Buddhism and Stoicism: East Meets West

Stoicism and Buddhism: East Meets West (3 min read)

By Ma Dingding

It was already all mixed 2,000 years ago.

Few people know, even in Asia, that a lot of Buddhist sculptures draw their inspiration from the sculptures of Ancient Greece. Just look at the waves in the fabric of Buddha and other Buddhist statues and compare it to the drapes on Greek and Roman sculptures… both look almost the same.

Greek conquests in Eurasia and the Silk Road both promoted the exchange of goods and idea.

Just think about this: it is mind boggling to think that Afghanistan was once a Buddhist country! 

The Ancient Graeco-Roman worlds gave the West a rich heritage in terms of culture, language, philosophy, aesthetics, knowledge, etc.

This includes school of thoughts and philosophy such as the Cynics, the Epicureans, Aristotle and Plato’s schools and of course, the Stoics.

For Chinese, both Buddhism and Zen Buddhism came from the “West,” that is from their perspective, India. And Japan inherited Buddhism from China, via Korea.

So when we talk about East/West, it is really relative to where we stand. 

Stoicism started in Greece and eventually reached Rome, which explains why one of the most famous Stoic, Marcus Aurelius, was a Roman Emperor.

If you go to your local library, you can grab a copy of books, translated into your mother tongue, about concepts that were invented thousands of years ago in lands that are far away.

You could buy yourself an airplane ticket and walk into a bookstore in China or Japan and get a copy of Marcus Aurelius’ Meditation in the local language.

Amazing to think that the works survived pretty much every historical period until now. Maybe because they were the fittest ideas to adapt and survive. East meets West or West meets East, it is all a matter of perspective. 

As we are intellectually flexible, we consider Zen Buddhism as a philosophical system and a practice, more than a religion. The same principle applies to Stoicism.

This means you can bring the ideas on this website at the Church, without fear of conflict with your beliefs, even if you are an atheist. We do not promote any doctrine, any rules, any ritual, any God or Gods, any view of life or afterlife, nor any list of Do’s and Don’ts. We are opportunistic and take what is best in both Zen and Stoic systems, no matter what your personal beliefs are. 

When we think about Buddhism, we sometimes have the image of a bunch of people doing meditation in yoga pants in front of a small, cute statue of Buddha, burning incense, having expressions of happiness in their face.

But zen is also a samurai burning incense in his helmet so that his head “smell good” in case it gets chopped off in the battle he is about to walk into… or a Shaolin monk pushing the boundaries of the body by doing all sorts of crazy tricks. Zen is also Leonard Cohen singing beautiful love songs, Jack Kerouac penning Buddhism-inspired novels, Mishima Yukio writing about the Golden Pavillion Temple in Kyoto and committing the ultimate sacrifice in 1970.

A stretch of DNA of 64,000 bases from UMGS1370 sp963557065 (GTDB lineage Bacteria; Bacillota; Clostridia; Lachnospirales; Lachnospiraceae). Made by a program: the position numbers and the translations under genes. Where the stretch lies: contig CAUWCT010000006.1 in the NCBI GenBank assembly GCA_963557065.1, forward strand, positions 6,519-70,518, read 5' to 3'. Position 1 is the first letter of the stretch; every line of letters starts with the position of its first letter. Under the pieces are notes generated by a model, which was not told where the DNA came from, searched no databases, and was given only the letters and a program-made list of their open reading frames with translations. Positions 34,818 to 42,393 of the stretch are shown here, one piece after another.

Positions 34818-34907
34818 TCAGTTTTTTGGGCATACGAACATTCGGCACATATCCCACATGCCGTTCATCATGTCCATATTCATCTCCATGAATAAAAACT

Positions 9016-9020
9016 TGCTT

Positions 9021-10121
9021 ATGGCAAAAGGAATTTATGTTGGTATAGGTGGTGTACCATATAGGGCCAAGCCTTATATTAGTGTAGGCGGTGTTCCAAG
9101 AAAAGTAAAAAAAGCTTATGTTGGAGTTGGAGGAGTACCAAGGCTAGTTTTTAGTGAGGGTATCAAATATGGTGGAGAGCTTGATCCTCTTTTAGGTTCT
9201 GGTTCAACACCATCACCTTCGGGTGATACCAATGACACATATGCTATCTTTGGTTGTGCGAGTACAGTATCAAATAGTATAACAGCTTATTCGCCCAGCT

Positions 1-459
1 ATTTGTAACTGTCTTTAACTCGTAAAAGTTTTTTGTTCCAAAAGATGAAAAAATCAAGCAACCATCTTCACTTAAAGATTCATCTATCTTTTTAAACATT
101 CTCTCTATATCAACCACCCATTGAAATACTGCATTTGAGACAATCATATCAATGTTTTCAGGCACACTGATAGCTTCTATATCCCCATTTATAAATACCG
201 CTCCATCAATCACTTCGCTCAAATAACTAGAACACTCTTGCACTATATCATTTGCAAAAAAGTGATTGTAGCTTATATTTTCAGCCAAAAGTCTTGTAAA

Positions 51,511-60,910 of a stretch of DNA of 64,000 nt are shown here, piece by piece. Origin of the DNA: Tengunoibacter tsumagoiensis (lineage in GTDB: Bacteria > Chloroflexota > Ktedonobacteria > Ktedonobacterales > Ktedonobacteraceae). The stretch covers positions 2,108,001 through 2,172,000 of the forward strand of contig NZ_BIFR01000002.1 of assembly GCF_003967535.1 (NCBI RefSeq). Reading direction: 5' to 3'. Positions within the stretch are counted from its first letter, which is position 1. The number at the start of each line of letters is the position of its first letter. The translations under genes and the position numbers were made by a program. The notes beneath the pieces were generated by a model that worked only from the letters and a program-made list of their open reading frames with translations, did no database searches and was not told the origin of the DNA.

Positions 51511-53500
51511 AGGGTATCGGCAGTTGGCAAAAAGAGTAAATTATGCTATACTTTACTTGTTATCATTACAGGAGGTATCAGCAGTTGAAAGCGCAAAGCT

Zen is also temples with quiet rock gardens, beautiful calligraphies and flower arrangements, monks and nuns with shaved-heads wearing long Buddhist robes, sitting and listening to a Zen Master giving a talk, etc. Zen is all of that. 

The Zen Buddhism that is practiced in the West, in Europe and North America, originates from Japan. The transmission of Zen from Japan to North America, and then to Europe, is fairly recent, we are talking about post-WWII.

When it comes to Stoicism, we could say that Greek and Roman influences permeate the way we speak, write and think, especially if we take into consideration of the concept of logos, or reason. In the West we tend to be very “logical and rational” in our approach to life.

To push it a little further, we could say that there is a form of Stoic atavism, a revival of Stoicism in the past few years.

Our cultures are very “brainy,” the individual is the basis of society, the mode of communication is usually straightforward more than intuitive, everything needs to be “clear,” “logical” and “make sense.”

A lot of countries in Asia are the complete opposite: intuitive, indirect, group-oriented, contextual, etc.

What is interesting on this website is that we mix both concepts and take the best of each system. 

Stoicism is now transmitted in writing, but in the old days, students could join schools to listen to speeches by teachers.

Zen is usually transmitted face-to-face from teacher to student, and the writings are not considered important; Zen is a practice of the body and the mind, rather than an intellectual pursuit.

Still, there are a lot of things you can learn by reading about Zen. And if your curiosity brings you to discover more, you can visit a Zen temple and meet a Zen Master face-to-face.

Visiting a temple may actually be easier if you live in the West as most Zen temples in Japan, and even China, do not allow laypersons to come for meditation practice.

It may be difficult to have a real-life group practice when it comes to Stoicism, as the Stoic philosophy is not “organized.”

Nonetheless, there are a lot of online groups that exchange views about Stoicism, so do not hesitate to explore and be flexible in your exploration. 

Be Stoic. Be Zen. My friend. 

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